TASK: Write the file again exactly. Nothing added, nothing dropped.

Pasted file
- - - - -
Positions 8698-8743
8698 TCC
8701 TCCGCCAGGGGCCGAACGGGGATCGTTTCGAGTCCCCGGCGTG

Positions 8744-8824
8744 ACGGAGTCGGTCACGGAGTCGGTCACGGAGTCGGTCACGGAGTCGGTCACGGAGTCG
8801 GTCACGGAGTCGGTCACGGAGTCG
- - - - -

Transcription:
Positions 8698-8743
8698 TCC
8701 TCCGCCAGGGGCCGAACGGGGATCGTTTCGAGTCCCCGGCGTG

Positions 8744-8824
8744 ACGGAGTCGGTCACGGAGTCGGTCACGGAGTCGGTCACGGAGTCGGTCACGGAGTCG
8801 GTCACGGAGTCGGTCACGGAGTCG